The looming threat of a government shutdown means agencies are once again reviewing contingency plans — in the event that lawmakers don’t pass a spending bill by midnight.
On Thursday night, House Republicans passed legislation to maintain current funding levels for federal operations through Feb. 16 and avert a shutdown, but Democrats in the Senate have threatened to block the short-term spending bill. Even some Republicans have said they would not support the House bill. The uncertainty continues to fuel fears that a government shutdown — regardless of how short — is increasingly likely.
The House’s Continuing Resolution, or CR, includes language to extend the Children’s Health Insurance Program (CHIP) for six years but does not include a path forward for the Deferred Action for Childhood Arrivals (DACA) program, which among other things protects some immigrants brought to the U.S. illegally as children from being deported and makes them eligible for a renewable work permit.
The on-again, off-again threat of a shutdown has become the new normal for feds, who have been operating under a continuing resolution for months. The current short-term spending bill is set to expire on Jan. 19 at midnight.
In a tweet Thursday, Senate Minority Leader Chuck Schumer (D-N.Y.) said, “I support an idea floated by my @SenateGOP colleagues: pass a clean CR for a few days to give us a hard, final deadline & keep both sides at the table. We’ll reach a deal that fully funds our military & the opioid fight, CHIP, vets, pensions, disaster aid & protects Dreamers.”
How this all plays out is yet to be seen. And although there’s sure to be a lot of political back and forth leading up to the midnight deadline, we’ll stick to the key issues that all feds should know leading up to a possible shutdown.
1. Your office needs to plan for this shutdown, but even those plans may change. Until Congress finalizes the stopgap bill, your agency needs to keep planning for a government shutdown. While many who work at your office will have experienced the 2013 government shutdown, there are likely new people on staff. They’ll need guidance on how a shutdown could affect their jobs, pay and benefits. Even staff who persevered through the previous shutdown will need reminders about what to expect.
However, keep in mind that even the best plans can change. For example, during the 2013 shutdown, mailroom employees at the National Institutes of Health were initially furloughed. But NIH realized that some mailroom employees were needed to pick up mail, including bills that needed to be paid to keep the facilities minimally operational. NIH brought some mailroom employees back to work as a result.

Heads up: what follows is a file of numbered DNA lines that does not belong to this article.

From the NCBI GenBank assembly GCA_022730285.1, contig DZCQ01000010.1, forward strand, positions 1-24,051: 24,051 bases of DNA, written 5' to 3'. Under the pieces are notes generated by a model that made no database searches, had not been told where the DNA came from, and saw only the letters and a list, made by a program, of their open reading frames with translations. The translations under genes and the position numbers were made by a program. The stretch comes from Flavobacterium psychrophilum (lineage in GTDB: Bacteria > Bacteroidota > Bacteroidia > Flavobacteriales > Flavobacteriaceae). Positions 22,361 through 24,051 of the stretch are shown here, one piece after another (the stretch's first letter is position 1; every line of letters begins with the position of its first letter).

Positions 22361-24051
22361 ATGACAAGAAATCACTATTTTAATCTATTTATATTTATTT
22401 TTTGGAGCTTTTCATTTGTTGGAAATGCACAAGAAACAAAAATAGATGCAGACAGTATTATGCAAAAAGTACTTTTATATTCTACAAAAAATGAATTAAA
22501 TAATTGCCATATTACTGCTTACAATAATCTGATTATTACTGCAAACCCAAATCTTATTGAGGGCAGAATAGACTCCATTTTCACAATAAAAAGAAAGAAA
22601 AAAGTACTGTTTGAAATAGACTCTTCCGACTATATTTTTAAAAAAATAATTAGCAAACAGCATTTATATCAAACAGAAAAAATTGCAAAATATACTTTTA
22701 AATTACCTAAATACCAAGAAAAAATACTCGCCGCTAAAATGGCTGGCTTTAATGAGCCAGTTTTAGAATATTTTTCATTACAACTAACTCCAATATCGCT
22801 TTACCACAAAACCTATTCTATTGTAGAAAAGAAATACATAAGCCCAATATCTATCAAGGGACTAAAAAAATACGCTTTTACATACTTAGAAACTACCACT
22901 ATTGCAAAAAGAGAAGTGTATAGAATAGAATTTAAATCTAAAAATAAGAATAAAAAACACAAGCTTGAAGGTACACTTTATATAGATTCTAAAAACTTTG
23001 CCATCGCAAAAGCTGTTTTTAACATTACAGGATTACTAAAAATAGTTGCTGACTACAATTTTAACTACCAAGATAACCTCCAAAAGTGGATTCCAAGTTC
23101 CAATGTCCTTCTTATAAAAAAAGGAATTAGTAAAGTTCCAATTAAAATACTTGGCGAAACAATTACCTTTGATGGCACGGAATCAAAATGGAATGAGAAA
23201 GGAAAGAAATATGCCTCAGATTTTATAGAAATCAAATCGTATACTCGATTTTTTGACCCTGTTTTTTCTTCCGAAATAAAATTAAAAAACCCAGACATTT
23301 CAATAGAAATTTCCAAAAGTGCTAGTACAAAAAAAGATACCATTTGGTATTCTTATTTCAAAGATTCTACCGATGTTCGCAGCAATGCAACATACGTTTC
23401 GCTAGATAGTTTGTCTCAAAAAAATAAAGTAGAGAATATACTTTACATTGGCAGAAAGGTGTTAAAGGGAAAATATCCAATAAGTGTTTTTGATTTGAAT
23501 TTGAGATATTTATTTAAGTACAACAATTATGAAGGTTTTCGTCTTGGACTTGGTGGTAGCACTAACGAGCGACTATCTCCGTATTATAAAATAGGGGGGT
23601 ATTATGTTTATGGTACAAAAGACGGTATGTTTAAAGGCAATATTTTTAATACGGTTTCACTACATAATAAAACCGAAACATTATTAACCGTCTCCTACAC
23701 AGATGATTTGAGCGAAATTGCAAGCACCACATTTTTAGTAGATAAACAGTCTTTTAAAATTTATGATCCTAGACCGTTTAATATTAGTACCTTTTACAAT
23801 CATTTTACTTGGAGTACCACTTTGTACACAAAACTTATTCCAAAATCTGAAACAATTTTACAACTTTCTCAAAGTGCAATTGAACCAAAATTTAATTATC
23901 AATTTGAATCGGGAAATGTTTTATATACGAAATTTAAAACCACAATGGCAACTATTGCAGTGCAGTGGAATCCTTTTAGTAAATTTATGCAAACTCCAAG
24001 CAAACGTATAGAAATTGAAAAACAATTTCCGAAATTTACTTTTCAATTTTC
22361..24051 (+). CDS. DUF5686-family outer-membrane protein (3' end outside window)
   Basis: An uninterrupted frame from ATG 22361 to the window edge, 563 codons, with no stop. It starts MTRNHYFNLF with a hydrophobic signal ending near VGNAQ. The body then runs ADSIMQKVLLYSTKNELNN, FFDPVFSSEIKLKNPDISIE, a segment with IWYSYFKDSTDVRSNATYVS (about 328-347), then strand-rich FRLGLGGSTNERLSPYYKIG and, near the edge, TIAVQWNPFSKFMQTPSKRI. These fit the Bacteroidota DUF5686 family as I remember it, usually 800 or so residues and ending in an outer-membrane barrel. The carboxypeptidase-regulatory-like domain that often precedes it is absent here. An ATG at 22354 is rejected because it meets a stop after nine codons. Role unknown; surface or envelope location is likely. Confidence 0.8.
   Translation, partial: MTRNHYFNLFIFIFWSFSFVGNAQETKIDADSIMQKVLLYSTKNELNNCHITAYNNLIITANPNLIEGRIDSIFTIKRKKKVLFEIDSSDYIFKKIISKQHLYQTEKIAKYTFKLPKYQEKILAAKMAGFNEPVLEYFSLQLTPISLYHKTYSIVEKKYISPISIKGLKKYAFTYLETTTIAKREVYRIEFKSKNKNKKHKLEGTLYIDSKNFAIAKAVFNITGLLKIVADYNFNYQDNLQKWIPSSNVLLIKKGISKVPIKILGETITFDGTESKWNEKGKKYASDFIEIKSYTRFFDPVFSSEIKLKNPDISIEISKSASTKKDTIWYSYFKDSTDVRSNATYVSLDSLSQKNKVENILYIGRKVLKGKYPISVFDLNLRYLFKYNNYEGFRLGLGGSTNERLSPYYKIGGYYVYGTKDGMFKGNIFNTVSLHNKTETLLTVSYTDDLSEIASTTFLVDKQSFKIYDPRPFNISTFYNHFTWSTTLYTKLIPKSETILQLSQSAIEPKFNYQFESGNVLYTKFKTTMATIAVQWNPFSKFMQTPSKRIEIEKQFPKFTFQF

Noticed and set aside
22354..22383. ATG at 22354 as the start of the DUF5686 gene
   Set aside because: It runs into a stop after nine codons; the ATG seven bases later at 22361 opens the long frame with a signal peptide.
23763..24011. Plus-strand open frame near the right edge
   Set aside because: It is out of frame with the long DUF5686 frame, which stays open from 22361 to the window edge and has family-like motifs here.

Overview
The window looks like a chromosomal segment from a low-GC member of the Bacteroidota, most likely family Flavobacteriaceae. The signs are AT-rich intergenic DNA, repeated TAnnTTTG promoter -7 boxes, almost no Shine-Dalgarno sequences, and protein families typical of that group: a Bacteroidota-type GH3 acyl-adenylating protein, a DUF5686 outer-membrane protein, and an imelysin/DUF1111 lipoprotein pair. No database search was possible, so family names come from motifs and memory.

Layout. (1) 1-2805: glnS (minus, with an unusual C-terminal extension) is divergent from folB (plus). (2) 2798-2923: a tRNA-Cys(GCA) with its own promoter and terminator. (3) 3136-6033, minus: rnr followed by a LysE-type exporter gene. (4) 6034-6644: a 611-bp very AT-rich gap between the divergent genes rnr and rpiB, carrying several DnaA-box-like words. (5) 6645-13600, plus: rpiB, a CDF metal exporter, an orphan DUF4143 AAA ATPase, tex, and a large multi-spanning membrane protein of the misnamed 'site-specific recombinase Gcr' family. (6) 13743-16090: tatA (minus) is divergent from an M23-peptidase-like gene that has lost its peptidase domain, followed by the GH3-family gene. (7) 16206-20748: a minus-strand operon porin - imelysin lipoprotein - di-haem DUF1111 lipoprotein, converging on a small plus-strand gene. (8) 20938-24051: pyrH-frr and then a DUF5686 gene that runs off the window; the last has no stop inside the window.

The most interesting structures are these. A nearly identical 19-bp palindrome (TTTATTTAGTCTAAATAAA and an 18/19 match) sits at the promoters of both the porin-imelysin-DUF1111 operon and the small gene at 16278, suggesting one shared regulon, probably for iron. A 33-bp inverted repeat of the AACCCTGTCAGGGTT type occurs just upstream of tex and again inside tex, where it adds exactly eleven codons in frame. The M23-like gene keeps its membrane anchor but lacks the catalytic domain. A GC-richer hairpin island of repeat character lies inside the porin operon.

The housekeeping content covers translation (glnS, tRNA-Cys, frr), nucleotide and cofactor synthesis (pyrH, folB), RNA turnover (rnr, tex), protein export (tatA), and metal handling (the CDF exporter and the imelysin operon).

2. If you haven’t already, familiarize yourself with your agency’s contingency plan. These plans detail what operations your agency will continue to perform in the event of a shutdown, as well as the types of employees who will be furloughed (given a temporary leave of absence). Agency plans also explain what’s expected of both furloughed employees and those not furloughed, and how staff and the public will be notified about changes to agency operations.
3. Make sure your contact information is up to date, in case your manager needs to contact you during a shutdown. At the very least, employees would need to be notified about resuming operations after the furlough ended.
4. Review any travel plans with your manager. Employees with work trips scheduled should coordinate with their supervisors on how to proceed in the event of a shutdown.
5. Beware of the Antideficiency Act. One of the key issues agencies must weigh during a shutdown is what programs and activities they are permitted or required to continue. “Except in certain circumstances when continued activities are authorized by law, the Antideficiency Act generally restricts agencies from continuing operations funded by annual appropriations during a government shutdown,” according to a 2014 Government Accountability Office report. But there are exceptions, including activities funded with appropriations that do not expire at the end of the fiscal year.